“It’s good to be back here in victory lane, I didn’t know if I actually knew my way here or not,” said a delighted Sodeman Jr.. “It’s been so long and we’ve really struggled the last couple of years here and I have to give credit to my entire crew. I knew Mintz was there in second and he’s really good at Attica and Fremont so he knows how to work the bottom, I didn’t know if he was going to be able to sneak up on me or not so we just stayed on the top and it worked out.”
1. Jack Sodeman Jr
2. Brent Matus
3. Brandon Matus
4. Craig Mintz
5. Carl Bowser
6. AJ Flick
7. Brandon Spithaler
8. Dan Shetler
9. Zach Morrow
10. Davey Jones
Millerstown Pic A Part Sportsman Stocks
In what may have been the longest stock feature of the season, Corey McPherson outlasted the competition en route to his fifth victory of the season. It was a race that saw close to ten caution flags and one red flag, and when the dust settled, McPherson found a way to take the lead, give it back and get it back in a furious last five laps, keeping fans on the edge of their seats.
Bob Egley shot out to the early lead with some talented company directly behind him in the likes of McPherson, Joe Kelley and Paul Shreckengost. The battle for the lead then became a three car battle as Kelley, McPherson and Egley would come across the line almost in a straight line in the early going. But the momentum of the race would be halted by several early cautions, mostly for spins.
Jim Fosnaught then joined the front pack at the five lap mark as Kelley would assert himself as the leader through the cautions and restarts while McPherson would make is way to the second spot in the early going. The three drivers seemed destined to make one final battle for the win occur as soon as any consistent green flag run presented itself.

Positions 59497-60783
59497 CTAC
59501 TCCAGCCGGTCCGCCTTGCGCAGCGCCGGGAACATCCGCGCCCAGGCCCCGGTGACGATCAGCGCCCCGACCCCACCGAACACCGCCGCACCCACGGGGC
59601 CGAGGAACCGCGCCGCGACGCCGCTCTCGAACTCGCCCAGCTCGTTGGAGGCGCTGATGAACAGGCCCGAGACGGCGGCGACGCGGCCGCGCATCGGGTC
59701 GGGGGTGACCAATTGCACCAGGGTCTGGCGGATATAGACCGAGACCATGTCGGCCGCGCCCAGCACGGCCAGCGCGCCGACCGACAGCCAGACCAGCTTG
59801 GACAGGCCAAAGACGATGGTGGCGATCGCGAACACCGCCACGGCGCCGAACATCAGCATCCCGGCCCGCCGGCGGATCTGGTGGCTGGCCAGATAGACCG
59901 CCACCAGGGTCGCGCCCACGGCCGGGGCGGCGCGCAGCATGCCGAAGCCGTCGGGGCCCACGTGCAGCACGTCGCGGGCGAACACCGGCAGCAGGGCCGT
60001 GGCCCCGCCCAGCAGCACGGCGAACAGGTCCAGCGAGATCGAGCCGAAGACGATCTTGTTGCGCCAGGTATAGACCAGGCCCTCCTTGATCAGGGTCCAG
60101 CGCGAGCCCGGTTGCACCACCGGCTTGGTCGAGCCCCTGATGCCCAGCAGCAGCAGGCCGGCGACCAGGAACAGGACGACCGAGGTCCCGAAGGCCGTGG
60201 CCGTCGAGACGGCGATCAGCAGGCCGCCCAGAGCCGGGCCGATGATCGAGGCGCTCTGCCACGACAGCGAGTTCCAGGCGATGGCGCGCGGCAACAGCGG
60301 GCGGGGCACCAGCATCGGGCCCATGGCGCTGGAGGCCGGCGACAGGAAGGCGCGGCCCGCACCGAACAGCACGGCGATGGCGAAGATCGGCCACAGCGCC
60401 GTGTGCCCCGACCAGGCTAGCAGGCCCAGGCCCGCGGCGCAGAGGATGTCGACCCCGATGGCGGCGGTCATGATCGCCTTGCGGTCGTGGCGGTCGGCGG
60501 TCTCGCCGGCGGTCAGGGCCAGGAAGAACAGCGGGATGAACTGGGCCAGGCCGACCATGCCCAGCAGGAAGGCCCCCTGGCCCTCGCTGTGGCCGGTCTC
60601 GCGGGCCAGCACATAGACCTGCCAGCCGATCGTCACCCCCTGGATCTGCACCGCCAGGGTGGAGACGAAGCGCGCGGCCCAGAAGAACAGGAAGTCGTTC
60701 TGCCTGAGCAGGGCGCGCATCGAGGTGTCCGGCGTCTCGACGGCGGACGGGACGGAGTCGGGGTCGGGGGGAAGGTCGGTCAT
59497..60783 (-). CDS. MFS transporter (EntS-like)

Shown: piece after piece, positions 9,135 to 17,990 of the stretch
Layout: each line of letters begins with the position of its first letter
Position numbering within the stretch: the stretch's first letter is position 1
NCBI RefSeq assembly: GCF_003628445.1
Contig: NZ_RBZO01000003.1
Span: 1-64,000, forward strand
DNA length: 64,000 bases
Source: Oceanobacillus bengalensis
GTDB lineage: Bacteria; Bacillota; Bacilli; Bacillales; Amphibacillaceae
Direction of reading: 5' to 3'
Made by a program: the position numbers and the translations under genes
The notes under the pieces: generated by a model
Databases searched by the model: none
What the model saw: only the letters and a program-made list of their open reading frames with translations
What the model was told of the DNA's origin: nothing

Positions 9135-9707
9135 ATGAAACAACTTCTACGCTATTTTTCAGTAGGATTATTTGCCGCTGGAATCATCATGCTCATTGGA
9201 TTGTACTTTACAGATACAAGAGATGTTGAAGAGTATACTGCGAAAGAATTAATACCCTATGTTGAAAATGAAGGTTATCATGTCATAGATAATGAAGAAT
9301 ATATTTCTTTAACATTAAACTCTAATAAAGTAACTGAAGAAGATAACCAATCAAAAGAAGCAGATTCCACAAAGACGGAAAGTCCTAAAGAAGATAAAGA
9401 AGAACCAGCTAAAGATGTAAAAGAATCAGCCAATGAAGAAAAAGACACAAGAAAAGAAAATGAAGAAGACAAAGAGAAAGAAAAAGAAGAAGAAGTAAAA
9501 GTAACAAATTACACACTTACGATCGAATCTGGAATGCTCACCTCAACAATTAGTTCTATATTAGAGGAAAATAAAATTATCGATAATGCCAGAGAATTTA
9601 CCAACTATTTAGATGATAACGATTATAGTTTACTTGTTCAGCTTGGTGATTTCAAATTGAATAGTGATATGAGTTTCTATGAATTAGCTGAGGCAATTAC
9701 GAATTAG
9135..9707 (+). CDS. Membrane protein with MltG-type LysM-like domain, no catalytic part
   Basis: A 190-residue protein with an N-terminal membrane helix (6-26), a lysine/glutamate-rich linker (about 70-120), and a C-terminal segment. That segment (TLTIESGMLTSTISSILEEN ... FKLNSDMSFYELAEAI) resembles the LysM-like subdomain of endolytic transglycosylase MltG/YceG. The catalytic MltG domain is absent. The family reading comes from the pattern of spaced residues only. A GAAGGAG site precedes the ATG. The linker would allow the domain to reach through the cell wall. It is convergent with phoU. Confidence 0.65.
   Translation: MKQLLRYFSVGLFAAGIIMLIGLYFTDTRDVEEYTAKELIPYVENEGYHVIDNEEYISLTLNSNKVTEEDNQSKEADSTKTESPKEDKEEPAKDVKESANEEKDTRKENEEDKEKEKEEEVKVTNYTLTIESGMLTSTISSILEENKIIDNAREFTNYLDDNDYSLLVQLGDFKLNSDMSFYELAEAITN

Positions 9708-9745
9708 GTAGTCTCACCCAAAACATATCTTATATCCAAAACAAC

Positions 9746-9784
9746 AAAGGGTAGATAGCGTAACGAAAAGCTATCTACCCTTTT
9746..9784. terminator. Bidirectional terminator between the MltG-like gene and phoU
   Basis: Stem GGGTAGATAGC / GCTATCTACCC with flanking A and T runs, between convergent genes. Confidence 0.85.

The red flag then came out on lap nine following a backstretch tangle involving Aaron Easler, Adam Lipinski, Schreckengost and Brett McDonald, who’d wound up on his roof as a result of the altercation. McDonald would walk away, suffering little to no injury at all, and after another round of cautions, McPherson found himself in the lead with six laps to go and a fresh restart on lap 14.
McPherson elected the bottom on the restart but he slid too far up the banking in turn two, allowing Kelley to re take the lead. The anticipated three way battle between McPherson, Kelley and Fosnaught was now underway with Fosnaught on the bottom, Kelley in the Middle and McPherson up top. McPherson then emerged with the lead on lap 17 and held on to take the victory. Fosnaught would then make his way around Kelley to come home in second place.
“It’s been a couple of months since we’ve been in victory lane, we’ve been struggling,” McPherson said following the win. “I didn’t even think I’d be able to race the feature, I got so bent up in the heat race I was able still finish but I got a pretty banged up rear end which I was able to straighten out. I could feel the car getting looser and looser as the race went on and I think that rear end got even looser as the race went on so I had to be cautious, but once I got back out front and on top, I had to nail it down.”
1. Corey McPherson
2. Jim Fosnaught
3. Joe Kelley
4. Bob Egley
5. Wayne Carbo
6. Terry Young
7. Paul Schreckengost
8. Jeff Miller
9. Aaron Easler
10. Neil Tristani